The Slow Wonder
s far as indie-pop goes, listeners may have no greater ally than Carl Newman. Though he rose to prominence recently via his albums with The New Pornographers, Newman has spent the last decade sharpening his keen melodic sense with Canadian pop band Zumpano; this, in conjunction with his frequent appearances on albums by Destroyer, Neko Case and Superconductor, has made Newman a virtually unstoppable force in pop music. Here, true to the frequently stripped down-nature of a solo project, his hooks have been whittled from the overstuffed chord changes of his work with Zumpano and The New Pornographers, to sinuous, lean songs on his debut album, The Slow Wonder
At a mere thirty minutes long, The Slow Wonder’s length would seem to promise an album of undeveloped toss-offs. After all, with Newman’s opportunities to siphon these songs off into one of his better-known projects, one can’t help suspect some defection has pre-empted their collection on this record.
Happily, that is not the case. The Slow Wonder is not only the most economical record of the year, it’s one of the most pleasing as well. In fact, if The New Pornographers’ work recalls in equal measure, The Bangles, The Beach Boys and The Ramones, Newman’s work here brings to mind acts like Wire and Nick Lowe (not sounding like particularly either, though if one wanted to be creative, a cross between both). With only two songs approaching the four minute mark, Newman has created a record bearing all the traits that make him such an engaging musical personality in the first place: elliptical wordplay, unusual delivery, and obscenely catchy songs
“Miracle Drug” begins the record by recalling Newman’s entire oeuvre, while sounding like none of it, finally resolving itself in a bleating guitar solo, tripping over itself to meet its end-time. And while not everything here is as nervy as “Miracle Drug,”—though “The Battle For Straight Time,” with its menacing, McLusky-esque hook, and the cello-driven “Town Halo,” come close—Newman’s ballads are informed by a different type of loveliness. “Cloud Prayer,” in particular, is unlike anything Newman’s ever done before. It’s one of the rare songs that sounds like its title—majestic, vaguely gnostic, and utterly bewitching. Lyrically, more so than on The New Pornographers albums, it seems that Newman is singing about something concrete and personal. There’s an emotional credulity to his songs—be they ballads, or rock numbers—that tears into the listener and keeps them coming back.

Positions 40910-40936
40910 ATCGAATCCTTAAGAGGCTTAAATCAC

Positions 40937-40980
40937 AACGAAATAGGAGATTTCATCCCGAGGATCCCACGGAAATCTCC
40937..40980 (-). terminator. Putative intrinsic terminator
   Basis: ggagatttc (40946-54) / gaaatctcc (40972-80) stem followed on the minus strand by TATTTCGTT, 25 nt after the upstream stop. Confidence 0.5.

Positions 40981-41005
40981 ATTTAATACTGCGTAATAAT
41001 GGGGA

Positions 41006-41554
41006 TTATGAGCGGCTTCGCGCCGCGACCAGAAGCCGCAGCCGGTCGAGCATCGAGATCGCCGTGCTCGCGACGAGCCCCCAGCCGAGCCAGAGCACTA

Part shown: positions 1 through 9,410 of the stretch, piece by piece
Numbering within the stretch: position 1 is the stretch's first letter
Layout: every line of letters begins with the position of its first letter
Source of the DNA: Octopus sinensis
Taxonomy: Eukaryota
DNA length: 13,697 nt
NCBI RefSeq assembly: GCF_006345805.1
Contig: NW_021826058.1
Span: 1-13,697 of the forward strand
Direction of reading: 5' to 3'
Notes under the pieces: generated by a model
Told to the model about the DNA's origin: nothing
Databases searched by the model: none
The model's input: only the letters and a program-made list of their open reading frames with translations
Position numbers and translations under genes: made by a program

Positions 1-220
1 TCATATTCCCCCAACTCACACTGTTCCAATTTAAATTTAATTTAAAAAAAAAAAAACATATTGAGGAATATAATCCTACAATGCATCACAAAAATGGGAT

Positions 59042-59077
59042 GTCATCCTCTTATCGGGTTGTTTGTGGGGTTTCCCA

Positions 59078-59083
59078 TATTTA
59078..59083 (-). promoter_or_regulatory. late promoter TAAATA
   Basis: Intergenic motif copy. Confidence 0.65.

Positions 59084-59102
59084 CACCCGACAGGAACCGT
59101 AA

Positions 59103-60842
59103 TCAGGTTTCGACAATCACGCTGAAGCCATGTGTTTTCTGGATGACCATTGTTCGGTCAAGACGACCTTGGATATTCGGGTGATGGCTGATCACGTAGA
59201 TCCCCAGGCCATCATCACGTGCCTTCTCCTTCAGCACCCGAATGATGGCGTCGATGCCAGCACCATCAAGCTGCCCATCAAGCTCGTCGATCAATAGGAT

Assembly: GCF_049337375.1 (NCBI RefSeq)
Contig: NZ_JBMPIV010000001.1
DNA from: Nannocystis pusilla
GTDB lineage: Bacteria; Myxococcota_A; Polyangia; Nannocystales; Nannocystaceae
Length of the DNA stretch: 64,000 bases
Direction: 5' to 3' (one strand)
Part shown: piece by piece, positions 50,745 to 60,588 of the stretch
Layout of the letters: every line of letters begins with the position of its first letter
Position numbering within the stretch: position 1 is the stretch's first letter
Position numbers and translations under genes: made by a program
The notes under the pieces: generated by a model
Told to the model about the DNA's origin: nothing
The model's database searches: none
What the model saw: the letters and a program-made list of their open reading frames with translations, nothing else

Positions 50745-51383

Thus, the dilemma of Newman’s talent becomes clear: Newman has a knack for pop song-writing so unnaturally huge that it makes listening to his albums a sometimes arduous process. There’s something about his writing that is so buzzy and sugary, that the inevitable post-Newman come-down is brutal; I’ve left this album at least two times with a headache, promising myself to put it away until next summer. But of course, I can’t help myself from coming back. With The Slow Wonder, Newman supercedes the attention given to his other bands and becomes, merely A.C. (Carl) Newman; spry, red-headed, and one singular, fabulous songwriter.
Reviewed by: Eric Seguy
Reviewed on: 2004-06-09